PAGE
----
During this set visit, a lot of information was on hand that could be considered a spoiler: who dies, who survives, who the killer is, what weapons our villain uses, etc. If you’re like me, then spoilers take away all the fun from a horror flick. So, we’ve tailored this set visit to be quite spoiler-free.
From the highway on this cold winter day, a particular seasonal water park appears to be alive. Lights are ablaze. Bodies are moving to and fro. Fog is building between the pine trees and the various rides. A telescoping boom lift can be seen slowly maneuvering the twisting walkways with its precious cargo of high-powered lighting rigs. Yes, there is life in this park, but not sparked by thrills seekers. The commotion is result of an ongoing film production from CBS Films!
Gregory Plotkin, the director of Paranormal Activity: The Ghost Dimension and the man responsible for editing 2017’s seminal masterpiece Get Out helms the theme-parked slasher, Hell Fest. Set amongst the tall pine trees, Plotkin and his team have disguised a cheery waterpark into a believable Halloween-themed event, where not all the scares are manufactured by ghastly props or masked employees.
‘Hell Fest’ in the context of the film is a seasonal event similar to Universal’s Halloween Horror Nights. Scare actors stalk attendees, hoping to unnerve or frighten guests when the opportunity arises. Various themed carnival games create corridors of potential prizes, hustling barkers, and many a dollar lost. Amongst the prizes in the ring toss and shooting gallery games are a few unique dolls. These specific trophies are hand stitched and share a similar appearance to that of Ugly Dolls. While these props could be just cool background décor, we learned that one of them in particular plays a part when it comes to the killer and the ending. We won’t spoil it for you, though.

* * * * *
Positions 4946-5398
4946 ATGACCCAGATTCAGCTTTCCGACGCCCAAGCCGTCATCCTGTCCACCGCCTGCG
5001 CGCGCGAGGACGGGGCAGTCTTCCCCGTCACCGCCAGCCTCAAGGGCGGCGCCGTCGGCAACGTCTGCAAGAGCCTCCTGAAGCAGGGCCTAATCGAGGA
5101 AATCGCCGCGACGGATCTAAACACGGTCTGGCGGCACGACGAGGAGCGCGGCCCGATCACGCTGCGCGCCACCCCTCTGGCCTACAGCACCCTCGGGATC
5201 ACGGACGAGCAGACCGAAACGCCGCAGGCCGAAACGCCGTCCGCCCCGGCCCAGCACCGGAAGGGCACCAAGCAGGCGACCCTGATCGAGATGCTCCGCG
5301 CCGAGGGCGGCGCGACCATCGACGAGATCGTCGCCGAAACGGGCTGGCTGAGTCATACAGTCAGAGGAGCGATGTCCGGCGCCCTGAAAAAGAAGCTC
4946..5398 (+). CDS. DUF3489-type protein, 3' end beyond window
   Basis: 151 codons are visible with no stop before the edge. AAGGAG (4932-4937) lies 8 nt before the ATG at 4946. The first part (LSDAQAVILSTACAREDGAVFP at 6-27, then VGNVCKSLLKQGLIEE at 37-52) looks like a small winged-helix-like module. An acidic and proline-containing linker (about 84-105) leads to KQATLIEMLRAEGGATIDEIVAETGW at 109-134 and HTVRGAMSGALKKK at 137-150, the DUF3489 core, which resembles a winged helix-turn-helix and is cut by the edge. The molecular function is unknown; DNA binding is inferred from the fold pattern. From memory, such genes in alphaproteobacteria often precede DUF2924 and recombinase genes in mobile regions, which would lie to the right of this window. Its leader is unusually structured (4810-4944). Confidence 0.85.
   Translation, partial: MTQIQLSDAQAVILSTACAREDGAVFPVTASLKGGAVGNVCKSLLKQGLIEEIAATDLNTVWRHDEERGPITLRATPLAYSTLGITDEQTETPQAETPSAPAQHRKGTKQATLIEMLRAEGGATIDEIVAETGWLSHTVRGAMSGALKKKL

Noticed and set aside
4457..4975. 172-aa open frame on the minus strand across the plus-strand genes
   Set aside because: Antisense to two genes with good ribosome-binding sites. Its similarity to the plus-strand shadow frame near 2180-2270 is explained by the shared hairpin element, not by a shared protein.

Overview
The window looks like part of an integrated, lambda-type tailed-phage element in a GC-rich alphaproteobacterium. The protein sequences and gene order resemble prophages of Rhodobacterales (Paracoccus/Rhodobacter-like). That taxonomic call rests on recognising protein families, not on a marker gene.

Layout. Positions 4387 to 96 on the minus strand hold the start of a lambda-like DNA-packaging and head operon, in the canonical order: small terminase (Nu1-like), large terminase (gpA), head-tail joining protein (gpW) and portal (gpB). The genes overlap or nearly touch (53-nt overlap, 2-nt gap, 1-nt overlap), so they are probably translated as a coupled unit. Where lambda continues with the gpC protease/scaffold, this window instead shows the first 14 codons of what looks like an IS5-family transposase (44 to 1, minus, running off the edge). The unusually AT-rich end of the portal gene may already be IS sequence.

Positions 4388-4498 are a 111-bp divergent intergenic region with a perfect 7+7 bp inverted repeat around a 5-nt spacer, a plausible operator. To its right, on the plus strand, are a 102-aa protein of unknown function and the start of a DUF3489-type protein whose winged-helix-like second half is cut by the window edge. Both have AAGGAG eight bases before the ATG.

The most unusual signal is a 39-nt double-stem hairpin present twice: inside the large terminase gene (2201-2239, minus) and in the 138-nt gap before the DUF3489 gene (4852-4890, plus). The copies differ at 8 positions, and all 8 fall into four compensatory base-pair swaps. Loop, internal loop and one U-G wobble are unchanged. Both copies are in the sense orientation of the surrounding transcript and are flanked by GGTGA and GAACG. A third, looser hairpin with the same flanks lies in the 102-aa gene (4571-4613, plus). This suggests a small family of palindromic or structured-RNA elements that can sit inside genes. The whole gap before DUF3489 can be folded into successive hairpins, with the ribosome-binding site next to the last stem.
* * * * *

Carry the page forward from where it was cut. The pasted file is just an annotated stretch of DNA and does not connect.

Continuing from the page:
Speaking of background decoration, the level of detail on the costuming may be reason alone to watch the film multiple times. During our time with Eulyn Colette Hufkie in costuming, we got a look at some of the elaborate outfits that the “scare actors” will be wearing as part of Hell Fest’s event. From the beautiful to the grotesque, all manner of Halloween staples will be represented here. Ladies in Victorian dress, men in loincloths, and creatures straight out of an early twentieth century sideshow prowl and pounce on guests of Hell Fest. Exactly how much of the detail and artistry that will show up on screen is hard to say, but it would be a tragedy if we don’t get to see all of Hufkie’s creations.
We started the night by speaking to Plotkin and Gale Anne Hurd, whose name has been attached to some of the most iconic films and TV series of the last thirty-seven years. The director mentioned that he pursued Hell Fest because the genre had spent a number of years focusing on the paranormal, “I really felt like this sort of slasher-ish film that I grew up on … was underutilized in the market.” Another reason why Plotkin wanted to be involved with this production due to the legendary producer associated with it, “It’s one of those bucket list things to get to work with her.”
Having seen some of the sets, it was apparent that the atmosphere the crew had created must have had some sort of influence on the performances, which Plotkin confirmed, “Amy [Forsyth], who plays our lead character Natalie, she was legitimately scared when some of the performers come out at her … I don’t like to rehearse all the performers with her … because you get such a great reaction.” Anyone who has attended an event like the setting in Hell Fest is well aware of the number of screams a well-placed scare actor can get out of the unsuspecting guest.
Speaking of the film’s heroine, a staple of this part of the horror genre is the “final girl.” The typical arc in these stories is for the female lead end up stronger at the end of the struggle. Gale Anne Hurd expanded on the empowerment aspect of the slasher genre and its role in Hell Fest, “There are people among our cast who will find strength within themselves that they didn’t know they had, and that’s a theme I go back to time and time again.”
Following the chat with Gale and Gregory, we wandered back out into the night, past the sideshow area and down to the video village where a couple monitors were set up for us to view a that was being shot: The group of friends, minus one, were checking out the large animatronic displays (on loan from Netherworld) while discussing why one of their number was MIA. The banter reveals a little of the tension between the couples, which is broken when a scream rips through the midway. Following the outburst we see a young woman running with her assumed significant other following closely behind. Her face is doused in blood, but is it hers? Was her nose broken? Did the killer attempt to claim another victim? We’ll find out soon.
Hell Fest premieres in theatres on September 28th.